x Abu Dhabi, UAEFriday 21 July 2017

Saudi leads the way in takaful sales

Islamic insurance sales in the UAE expanded to US$818 million in 2010 but there's room for further growth, a new report finds.

Global Islamic insurance sales rose nearly 20 per cent to US$8.3 billion (Dh30.48bn) in 2010, but opportunities still abound for further expansion, a new report has found.

Takaful contributions in the UAE grew by 28 per cent to reach $818 million during the year, said Ernst & Young's World Takaful Report 2012.

Saudi Arabia was the biggest market, with $4.3bn of sales, or more than half of the industry. Malaysia was the second-largest market, ahead of the UAE, with contributions of $1.4bn.

"The takaful industry continued to show double-digit growth in 2010, albeit at a relatively slower rate of 19 per cent compared to previous years," said Ashar Nazim, the head of Islamic financial services in the Middle East and North Africa (Mena) region for Ernst & Young.

"With current growth trends, and the addition of new fringe markets such as Indonesia and Bangladesh, we expect gross contributions of $12bn by 2012."

Takaful has grown from a low base in recent years as popularity rises for Islamic alternatives to conventional insurance products. Unlike conventional products, investments are held in Sharia-compliant assets.

The six-nation GCC made $5.68bn of Islamic insurance contributions in 2010, and South East Asia $2bn, according to the report.

Expansion in the GCC slowed to 16 per cent in the year from an annual average of 41 per cent between 2005 and 2009.

Opportunities existed for further growth in Islamic insurance catering for families, which accounted for as little as 5 per cent of the total takaful market in certain countries, Ernst & Young said.

"With high disposable income average and low market penetration, the GCC presents great potential for family takaful," said Gordon Bennie, a financial services industry leader in the Mena region for Ernst & Young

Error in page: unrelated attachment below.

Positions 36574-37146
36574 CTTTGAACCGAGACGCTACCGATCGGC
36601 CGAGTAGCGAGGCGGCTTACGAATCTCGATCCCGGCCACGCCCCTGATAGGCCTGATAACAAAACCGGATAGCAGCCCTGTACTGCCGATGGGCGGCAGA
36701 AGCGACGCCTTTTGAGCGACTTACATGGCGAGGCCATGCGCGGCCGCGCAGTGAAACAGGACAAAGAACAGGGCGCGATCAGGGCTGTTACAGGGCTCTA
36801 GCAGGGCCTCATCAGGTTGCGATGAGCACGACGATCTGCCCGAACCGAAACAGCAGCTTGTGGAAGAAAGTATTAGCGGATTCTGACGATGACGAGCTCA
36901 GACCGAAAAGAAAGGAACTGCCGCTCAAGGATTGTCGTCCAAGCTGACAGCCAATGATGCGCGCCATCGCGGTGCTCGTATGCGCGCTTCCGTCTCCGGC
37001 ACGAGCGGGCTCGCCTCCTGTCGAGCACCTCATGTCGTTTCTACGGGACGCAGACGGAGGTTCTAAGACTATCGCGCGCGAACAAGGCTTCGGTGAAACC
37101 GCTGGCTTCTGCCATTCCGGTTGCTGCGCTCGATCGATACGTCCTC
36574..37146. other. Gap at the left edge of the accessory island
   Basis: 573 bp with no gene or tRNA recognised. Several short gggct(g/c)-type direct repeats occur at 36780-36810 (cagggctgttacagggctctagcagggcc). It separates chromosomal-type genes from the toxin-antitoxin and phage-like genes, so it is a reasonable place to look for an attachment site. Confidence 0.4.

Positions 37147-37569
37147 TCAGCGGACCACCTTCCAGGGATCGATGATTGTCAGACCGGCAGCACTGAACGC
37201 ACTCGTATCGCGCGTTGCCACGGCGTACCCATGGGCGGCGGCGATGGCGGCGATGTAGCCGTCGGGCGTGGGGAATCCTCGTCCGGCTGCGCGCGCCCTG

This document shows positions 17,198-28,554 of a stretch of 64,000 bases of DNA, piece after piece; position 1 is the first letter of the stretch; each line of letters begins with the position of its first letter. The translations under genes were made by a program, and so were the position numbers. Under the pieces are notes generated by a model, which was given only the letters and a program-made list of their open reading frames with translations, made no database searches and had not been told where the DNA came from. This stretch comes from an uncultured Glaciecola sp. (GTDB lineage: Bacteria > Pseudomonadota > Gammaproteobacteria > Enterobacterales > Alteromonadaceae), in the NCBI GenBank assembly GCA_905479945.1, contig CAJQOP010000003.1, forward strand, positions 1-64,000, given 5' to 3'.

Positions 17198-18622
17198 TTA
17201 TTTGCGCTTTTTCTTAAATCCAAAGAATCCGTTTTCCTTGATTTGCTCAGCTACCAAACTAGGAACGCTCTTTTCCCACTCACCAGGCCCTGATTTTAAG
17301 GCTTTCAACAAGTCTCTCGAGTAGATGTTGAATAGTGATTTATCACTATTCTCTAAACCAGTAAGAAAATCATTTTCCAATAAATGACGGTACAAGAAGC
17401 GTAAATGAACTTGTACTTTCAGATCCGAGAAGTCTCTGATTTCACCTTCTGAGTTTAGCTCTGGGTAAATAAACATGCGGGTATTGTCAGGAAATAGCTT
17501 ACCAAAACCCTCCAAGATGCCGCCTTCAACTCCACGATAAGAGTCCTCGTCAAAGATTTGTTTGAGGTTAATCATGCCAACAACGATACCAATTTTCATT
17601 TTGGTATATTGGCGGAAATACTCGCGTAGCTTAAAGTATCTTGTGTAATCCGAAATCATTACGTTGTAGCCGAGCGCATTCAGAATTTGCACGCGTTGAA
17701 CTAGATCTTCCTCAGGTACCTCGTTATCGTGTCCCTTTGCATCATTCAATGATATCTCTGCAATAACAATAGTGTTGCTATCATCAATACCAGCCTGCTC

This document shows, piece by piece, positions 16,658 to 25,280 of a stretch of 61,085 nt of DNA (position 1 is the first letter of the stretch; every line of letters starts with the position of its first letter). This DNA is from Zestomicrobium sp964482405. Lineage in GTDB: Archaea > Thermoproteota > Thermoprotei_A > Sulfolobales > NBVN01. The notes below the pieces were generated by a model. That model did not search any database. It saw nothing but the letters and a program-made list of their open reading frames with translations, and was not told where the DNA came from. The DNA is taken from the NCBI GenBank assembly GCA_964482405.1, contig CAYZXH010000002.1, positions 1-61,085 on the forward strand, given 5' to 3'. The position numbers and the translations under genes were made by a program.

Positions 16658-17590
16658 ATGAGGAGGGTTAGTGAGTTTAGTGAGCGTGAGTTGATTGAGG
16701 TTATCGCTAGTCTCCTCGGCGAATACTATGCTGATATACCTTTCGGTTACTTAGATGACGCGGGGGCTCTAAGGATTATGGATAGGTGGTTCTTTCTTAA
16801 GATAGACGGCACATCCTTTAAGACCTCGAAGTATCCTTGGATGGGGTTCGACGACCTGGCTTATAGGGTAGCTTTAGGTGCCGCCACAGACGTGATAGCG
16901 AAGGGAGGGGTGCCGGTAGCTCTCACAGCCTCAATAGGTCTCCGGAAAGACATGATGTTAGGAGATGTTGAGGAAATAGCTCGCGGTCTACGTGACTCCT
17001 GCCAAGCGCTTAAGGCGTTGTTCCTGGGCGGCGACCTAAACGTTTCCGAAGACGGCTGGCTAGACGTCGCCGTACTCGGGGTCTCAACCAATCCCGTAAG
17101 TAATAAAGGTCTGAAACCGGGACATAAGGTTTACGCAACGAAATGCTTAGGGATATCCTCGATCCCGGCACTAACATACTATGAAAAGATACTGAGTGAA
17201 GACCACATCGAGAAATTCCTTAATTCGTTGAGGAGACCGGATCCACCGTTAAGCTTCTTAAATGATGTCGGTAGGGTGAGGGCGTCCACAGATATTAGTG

"Large Muslim markets such as Libya, Egypt, Bangladesh, Indonesia and Brunei are opening up to takaful."

Strong competition, evolving regulations and a lack of takaful expertise are key risks in both the GCC and South East Asia, said the report.

Young takaful operators were using aggressive pricing strategies to compete against more established players, it said. Such pricing was "not sustainable" and causing significant pressure on the industry's profitability.

At the same time, the industry was being squeezed by increasingly strict regulatory requirements on capital and solvency, it said. One in five insurance brokers in the UAE shut down in 2009 after new rules came in requiring Islamic and conventional insurers to have stronger financial backing.

But Ernst & Young forecasts further shake-ups.

"Industry consolidation would allow takaful operators to compete effectively with larger, more established conventional insurers and also reduce unhealthy price wars," said Mr Nazim.

"However, the industry is still growing rapidly, which is keeping shareholders interested in their takaful operations."

The industry would take more time to establish itself before it could be decided which players could sustain themselves and which could not, he said.

The Islamic Financial Services Board estimates assets of the Islamic finance industry will grow to $2.8 trillion by 2015, up from $1tn at the moment.

tarnold@thenational.ae

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